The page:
Once a new job or internship is secured, we tend to breathe an enormous sigh of relief… then focus all our energy and time on succeeding in the new role.
Moving on with our career. Finally! YES!
As you may already know, though, recent U.S. Department of Labor data reports that “median employee tenure” was 4.6 years in 2014. So, like it or not, most of us can expect to be looking for a new job… sooner rather than later.
Which makes this the perfect time to re-engage with your personal network. Here’s how to do that right…
Thank Those Who Helped You
As soon as you begin that new job, contact those people in your network who were involved with your job search in some way, and thank them for their support.
Whether or not they directly connected you with that new job, share your good news and your gratitude for their assistance; from those who provided testimonials and job leads to those who provided emotional support and encouragement, they deserve your expression of appreciation.
Get Back in Touch with Your Whole Network
After you’ve started your new job, spend time and effort on closing the loop with everyone in your network. If you can’t think of anything specific someone may have done to help you land your job, simply share the updated information — when and where (and, maybe, why).
Landing your new job is a great excuse to get back in touch with all members of your network. Just remember: If you haven’t been in touch for a while, take the time to ask them about what is happening in their worlds.
Avoid Being a “User”
The strongest networks are those that are there for both the good times as well as the bad. So, don’t reach out to your network only when you need something. In other words, don’t be a “user” — because, eventually, users run out of assets to use. People catch on to them, and do very little for them. You probably know (and avoid) a few people like that.
And, by staying in touch with members of your network, you’ll be in a better position to help them when they need assistance, whether or not they ask you for help. So, continue to reach out — consistently, all year round.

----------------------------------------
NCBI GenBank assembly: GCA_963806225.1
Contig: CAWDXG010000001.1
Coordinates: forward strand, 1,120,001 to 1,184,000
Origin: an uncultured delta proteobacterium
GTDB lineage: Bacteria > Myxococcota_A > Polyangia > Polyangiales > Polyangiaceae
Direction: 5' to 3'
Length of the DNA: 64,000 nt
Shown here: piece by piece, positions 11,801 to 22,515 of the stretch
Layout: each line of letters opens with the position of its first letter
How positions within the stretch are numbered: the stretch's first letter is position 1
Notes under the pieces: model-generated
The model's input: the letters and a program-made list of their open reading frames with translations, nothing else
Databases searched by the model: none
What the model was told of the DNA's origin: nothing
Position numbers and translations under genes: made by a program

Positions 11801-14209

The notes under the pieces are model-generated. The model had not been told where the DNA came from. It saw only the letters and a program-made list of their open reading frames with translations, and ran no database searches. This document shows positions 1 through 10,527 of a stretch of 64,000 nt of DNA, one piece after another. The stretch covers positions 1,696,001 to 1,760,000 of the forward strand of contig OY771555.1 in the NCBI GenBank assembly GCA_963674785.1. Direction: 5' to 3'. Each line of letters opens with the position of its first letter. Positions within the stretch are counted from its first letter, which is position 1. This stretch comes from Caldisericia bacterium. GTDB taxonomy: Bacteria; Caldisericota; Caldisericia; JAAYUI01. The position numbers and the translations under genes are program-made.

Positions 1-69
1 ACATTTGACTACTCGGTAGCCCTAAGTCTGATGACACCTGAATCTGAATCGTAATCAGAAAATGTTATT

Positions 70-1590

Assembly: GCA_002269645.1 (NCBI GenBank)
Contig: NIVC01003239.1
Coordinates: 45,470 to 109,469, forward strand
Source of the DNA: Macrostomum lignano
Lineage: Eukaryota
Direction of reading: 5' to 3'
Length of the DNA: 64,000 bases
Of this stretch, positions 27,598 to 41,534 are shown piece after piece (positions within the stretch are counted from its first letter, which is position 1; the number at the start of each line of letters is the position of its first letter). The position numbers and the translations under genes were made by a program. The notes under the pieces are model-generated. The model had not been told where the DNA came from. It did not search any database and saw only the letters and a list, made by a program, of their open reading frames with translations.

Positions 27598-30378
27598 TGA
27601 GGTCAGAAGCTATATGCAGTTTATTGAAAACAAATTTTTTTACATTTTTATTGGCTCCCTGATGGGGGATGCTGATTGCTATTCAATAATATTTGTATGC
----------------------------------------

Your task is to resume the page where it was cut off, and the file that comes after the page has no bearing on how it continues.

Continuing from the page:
Finally: Put Your Network to Work!
Most likely, your network became bigger as a result of your job search. And now that you have re-engaged with those in your network…. put that network to work!
This larger network may help you succeed in your new job. Perhaps these network members know someone who knows someone … who could be a new customer or client in your new gig. Or, perhaps, they may help you increase your visibility, making your personal “brand” more widely known.
Good reputations are still the keys to success. The methods have changed slightly and, for each of us, our reputations have become much more visible to the world at large. So take the time to say thank you, announce your new role, and give back.
As the Beatles sang so wisely several decades ago…
“We get by with a little help from our friends!”
For this post, YouTern thanks our friends at Work Coach Cafe!
About the Author: Online job search expert Susan P. Joyce has been observing the online job search world and teaching online job search skills since 1995. Susan is a two-time layoff “graduate” who has worked in human resources at Harvard University and in a compensation consulting firm.
Since 2011, Susan has been editor and publisher of WorkCoachCafe. A veteran of the United States Marine Corps, Susan also edits and publishes Job-Hunt.org, is a Visiting Scholar at the MIT Sloan School of Management, and a columnist on HuffingtonPost, AOL Jobs, and LinkedIn. Follow Susan on Twitter (@jobhuntorg) and on Google+.